LAWMAKERS and mining company executives on Sunday vowed to block the confirmation of Environment Secretary Regina Lopez before the Commission on Appointments, citing her “mental incapacity” and what they said was her use of illegal drugs when she was still a minor.
Lopez has come under intense fire since she ordered the closure of 75 mining companies for allegedly violating environmental laws, and is the target of a lobbying effort to oust her from the Cabinet of President Rodrigo Duterte.
Sources in the mining industry said Lopez was a drug dependent at a young age, and was confined twice in St. Luke’s Medical Center in Global City for “traumatic brain injury and stage 4 brain cancer.”
“Lopez was confined first on Nov. 4, 2012 under brain surgeon Dr. Nick Cruz for traumatic brain injury. She paid hospital bills amounting to P87,000,” said one of the sources, who requested anonymity.
“Second, on April 11, 2016, she was again admitted for ‘undisclosed reasons’ under another brain surgeon, Dr. Samuel Ang. She paid P70,000 in hospital bills,” the source told the Manila Standard.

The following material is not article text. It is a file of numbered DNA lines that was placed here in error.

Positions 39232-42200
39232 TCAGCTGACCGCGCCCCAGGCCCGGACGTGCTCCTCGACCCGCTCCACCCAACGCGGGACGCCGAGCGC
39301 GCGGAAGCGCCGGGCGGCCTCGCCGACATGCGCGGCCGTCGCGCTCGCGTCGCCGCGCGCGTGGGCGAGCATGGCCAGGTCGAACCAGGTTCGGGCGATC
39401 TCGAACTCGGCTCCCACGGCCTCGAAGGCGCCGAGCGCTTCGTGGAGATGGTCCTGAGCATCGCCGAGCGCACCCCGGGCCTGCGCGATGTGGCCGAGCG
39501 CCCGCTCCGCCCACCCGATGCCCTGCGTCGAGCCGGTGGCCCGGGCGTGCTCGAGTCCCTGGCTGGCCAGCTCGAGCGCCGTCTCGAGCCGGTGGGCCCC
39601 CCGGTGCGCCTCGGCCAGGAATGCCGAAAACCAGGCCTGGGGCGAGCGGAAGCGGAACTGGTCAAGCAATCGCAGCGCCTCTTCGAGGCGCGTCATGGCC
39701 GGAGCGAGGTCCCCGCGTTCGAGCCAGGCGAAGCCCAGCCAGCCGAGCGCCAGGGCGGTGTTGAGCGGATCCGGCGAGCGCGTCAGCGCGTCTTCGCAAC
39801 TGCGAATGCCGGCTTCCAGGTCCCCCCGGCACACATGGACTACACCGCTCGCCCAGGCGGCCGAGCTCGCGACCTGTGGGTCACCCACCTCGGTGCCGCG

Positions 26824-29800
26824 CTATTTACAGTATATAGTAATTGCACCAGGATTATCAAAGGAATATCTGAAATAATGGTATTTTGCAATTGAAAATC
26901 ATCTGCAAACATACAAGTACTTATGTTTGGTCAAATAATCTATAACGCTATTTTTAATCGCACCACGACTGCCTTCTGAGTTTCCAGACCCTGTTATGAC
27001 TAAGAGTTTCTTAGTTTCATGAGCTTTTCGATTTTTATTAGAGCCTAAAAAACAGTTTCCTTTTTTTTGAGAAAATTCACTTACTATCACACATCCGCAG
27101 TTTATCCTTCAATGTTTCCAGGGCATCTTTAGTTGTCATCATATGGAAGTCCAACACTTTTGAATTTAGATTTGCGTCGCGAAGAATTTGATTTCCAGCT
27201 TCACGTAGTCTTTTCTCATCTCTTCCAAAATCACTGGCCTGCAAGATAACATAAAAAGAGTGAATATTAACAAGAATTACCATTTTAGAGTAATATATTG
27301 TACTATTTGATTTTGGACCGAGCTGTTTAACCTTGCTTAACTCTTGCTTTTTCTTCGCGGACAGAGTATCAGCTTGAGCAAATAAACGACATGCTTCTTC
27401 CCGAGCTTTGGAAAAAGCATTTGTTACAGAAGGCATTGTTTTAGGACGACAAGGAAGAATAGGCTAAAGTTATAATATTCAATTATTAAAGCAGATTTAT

“We question her mental capacity to head an agency because we believe these explain her unilateral decisions and why she passes judgment without observing due process,” the source said.
“She knew she is dying and thus is in a hurry to leave a legacy even if [it is] at the expense of the mining industry, the government and the economy.”
Supreme Court documents show that on July 4, 1974, Regina Paz Lopez was voluntarily submitted by her mother, Conchita, to the Court for treatment and rehabilitation for drug dependency.
The younger Lopez was committed to the Dare Foundation Inc., a duly accredited rehabilitation center, on the same date. But on Sept. 23, 1974, Lopez escaped from the drug rehabilitation center, after the Court ordered expert psychiatrists to examine her to determine whether she was still drug dependent or suffering from a personality disorder.